...well, depending on how you interpret the constitution, and the phrase "expectation of privacy" anyway.
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Old Dec 30, 2013, 03:49 PM   #33
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An NSA backdoor is more like they have a way to decrypt info being sent between certain Apple services, so they can more easily perform a man in the middle style grab-all.

Them having direct, unfettered access to your phone wouldn't be constitutionally kosher. You're expected to have a modicum of privacy on your personal device, so they can't touch it. Remember, the NSA has been able to get away with the things it's gotten away with because it's just constitutional enough.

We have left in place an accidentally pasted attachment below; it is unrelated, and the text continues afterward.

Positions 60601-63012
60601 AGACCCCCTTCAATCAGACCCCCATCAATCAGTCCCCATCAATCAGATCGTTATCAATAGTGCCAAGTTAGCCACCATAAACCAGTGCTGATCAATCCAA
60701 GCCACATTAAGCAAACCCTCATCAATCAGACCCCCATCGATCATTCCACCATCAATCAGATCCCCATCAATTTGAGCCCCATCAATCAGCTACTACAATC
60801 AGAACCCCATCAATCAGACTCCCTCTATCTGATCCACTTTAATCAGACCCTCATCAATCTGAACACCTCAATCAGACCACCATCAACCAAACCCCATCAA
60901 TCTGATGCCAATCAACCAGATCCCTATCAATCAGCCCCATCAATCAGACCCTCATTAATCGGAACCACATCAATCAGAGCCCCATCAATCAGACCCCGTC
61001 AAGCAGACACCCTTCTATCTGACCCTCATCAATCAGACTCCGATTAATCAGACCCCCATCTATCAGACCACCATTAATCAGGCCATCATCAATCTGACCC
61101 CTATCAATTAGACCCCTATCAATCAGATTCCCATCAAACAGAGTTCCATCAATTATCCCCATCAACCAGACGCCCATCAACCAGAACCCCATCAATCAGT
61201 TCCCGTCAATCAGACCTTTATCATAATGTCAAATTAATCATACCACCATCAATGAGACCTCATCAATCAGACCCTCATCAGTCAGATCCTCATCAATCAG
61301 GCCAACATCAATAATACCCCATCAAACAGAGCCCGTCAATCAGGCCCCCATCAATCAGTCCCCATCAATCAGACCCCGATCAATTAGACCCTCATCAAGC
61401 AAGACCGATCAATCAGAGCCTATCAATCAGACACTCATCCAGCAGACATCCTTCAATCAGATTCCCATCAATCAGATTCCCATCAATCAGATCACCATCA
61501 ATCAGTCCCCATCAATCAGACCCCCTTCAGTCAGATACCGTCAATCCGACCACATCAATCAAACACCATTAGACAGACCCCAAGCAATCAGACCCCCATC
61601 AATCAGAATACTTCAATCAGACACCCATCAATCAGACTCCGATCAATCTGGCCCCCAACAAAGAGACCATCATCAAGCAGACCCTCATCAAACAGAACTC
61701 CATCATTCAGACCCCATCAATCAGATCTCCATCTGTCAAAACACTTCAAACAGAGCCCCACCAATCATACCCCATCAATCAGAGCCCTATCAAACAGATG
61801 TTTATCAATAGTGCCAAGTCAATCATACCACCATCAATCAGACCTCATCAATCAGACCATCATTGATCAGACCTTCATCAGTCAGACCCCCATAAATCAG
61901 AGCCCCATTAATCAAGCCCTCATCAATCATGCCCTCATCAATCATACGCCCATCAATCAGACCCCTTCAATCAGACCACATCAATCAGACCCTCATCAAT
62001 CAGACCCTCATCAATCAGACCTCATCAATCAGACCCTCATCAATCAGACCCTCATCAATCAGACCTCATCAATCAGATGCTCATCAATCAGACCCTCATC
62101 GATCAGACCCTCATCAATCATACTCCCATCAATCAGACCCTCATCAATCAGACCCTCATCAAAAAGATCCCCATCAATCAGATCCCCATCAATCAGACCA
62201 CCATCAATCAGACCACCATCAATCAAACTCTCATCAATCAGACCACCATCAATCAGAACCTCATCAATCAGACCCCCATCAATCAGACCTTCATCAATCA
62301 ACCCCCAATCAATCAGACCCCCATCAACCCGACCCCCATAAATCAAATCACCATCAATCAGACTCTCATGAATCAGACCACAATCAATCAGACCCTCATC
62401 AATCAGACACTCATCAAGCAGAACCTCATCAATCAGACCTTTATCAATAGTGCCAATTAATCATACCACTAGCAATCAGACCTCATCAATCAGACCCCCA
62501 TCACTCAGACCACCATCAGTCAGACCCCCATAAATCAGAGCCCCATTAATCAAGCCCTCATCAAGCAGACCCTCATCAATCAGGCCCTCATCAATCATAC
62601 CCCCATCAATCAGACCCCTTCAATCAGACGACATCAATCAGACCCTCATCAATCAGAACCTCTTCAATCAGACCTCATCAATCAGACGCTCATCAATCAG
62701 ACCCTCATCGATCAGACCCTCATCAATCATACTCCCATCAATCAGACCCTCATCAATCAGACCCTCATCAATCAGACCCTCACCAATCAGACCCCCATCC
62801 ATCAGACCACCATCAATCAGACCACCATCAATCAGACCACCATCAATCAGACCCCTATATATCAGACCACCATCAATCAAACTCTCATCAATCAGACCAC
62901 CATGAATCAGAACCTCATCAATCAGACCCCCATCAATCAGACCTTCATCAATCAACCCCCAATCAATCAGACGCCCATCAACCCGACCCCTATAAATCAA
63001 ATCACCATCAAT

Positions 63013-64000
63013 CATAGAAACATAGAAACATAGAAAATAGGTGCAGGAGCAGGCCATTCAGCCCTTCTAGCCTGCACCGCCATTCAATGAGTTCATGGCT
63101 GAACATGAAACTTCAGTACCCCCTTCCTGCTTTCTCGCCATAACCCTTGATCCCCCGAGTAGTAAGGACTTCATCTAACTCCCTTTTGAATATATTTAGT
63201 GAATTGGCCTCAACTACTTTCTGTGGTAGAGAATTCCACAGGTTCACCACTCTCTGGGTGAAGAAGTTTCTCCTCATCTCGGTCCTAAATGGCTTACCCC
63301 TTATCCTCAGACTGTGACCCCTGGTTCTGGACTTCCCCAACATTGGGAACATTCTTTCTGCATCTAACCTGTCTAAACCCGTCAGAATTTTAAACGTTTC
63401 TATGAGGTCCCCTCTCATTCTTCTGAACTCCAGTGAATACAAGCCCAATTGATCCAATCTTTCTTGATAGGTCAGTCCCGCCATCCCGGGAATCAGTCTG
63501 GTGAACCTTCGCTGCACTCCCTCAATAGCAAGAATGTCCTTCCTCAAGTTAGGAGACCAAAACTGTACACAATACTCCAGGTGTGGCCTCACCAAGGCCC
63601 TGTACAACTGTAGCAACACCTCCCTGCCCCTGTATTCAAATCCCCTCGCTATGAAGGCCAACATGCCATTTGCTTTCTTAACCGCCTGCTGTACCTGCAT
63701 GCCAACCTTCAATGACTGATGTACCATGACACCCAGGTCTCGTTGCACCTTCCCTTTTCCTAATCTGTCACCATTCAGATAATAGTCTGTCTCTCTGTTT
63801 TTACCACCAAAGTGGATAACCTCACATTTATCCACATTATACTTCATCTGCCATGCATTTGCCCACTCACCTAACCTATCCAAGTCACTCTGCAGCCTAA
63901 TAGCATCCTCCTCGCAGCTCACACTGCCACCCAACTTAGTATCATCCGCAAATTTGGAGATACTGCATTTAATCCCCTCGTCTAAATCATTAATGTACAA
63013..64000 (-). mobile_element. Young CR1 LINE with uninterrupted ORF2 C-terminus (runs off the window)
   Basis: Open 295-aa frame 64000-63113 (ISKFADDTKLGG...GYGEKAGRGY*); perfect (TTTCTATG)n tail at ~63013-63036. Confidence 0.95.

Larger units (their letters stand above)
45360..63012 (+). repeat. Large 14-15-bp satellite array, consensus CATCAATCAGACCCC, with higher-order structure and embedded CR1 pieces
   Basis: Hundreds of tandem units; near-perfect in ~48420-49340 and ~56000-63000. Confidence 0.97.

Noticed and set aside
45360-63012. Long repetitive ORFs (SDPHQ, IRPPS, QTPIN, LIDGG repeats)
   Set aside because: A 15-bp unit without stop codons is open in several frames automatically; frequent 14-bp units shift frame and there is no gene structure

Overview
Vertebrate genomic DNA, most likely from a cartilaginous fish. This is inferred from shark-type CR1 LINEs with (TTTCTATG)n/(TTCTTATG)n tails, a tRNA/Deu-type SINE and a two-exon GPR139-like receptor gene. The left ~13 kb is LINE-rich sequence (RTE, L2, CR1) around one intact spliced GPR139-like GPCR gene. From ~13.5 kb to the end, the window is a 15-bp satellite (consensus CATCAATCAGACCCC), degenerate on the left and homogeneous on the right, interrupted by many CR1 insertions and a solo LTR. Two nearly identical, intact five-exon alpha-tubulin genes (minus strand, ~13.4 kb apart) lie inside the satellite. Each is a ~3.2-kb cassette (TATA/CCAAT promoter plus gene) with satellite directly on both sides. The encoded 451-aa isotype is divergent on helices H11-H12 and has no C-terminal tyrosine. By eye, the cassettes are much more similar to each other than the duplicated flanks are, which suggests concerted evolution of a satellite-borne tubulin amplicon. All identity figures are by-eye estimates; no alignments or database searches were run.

...well, depending on how you interpret the constitution, and the phrase "expectation of privacy" anyway.
Anyone remember the scene from "Se7en" about tracking library records.

Brad Pitt: How is this Legal?
Morgan Freeman: Legal. Illegal. These terms don't apply...it's just useful guide.

Mind you this movie is about 20 years old.

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Old Dec 30, 2013, 04:14 PM   #34
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Originally Posted by Technarchy View Post
Anyone remember the scene from "Se7en" about tracking library records.

Brad Pitt: How is this Legal?
Morgan Freeman: Legal. Illegal. These terms don't apply...it's just useful guide.

Mind you this movie is about 20 years old.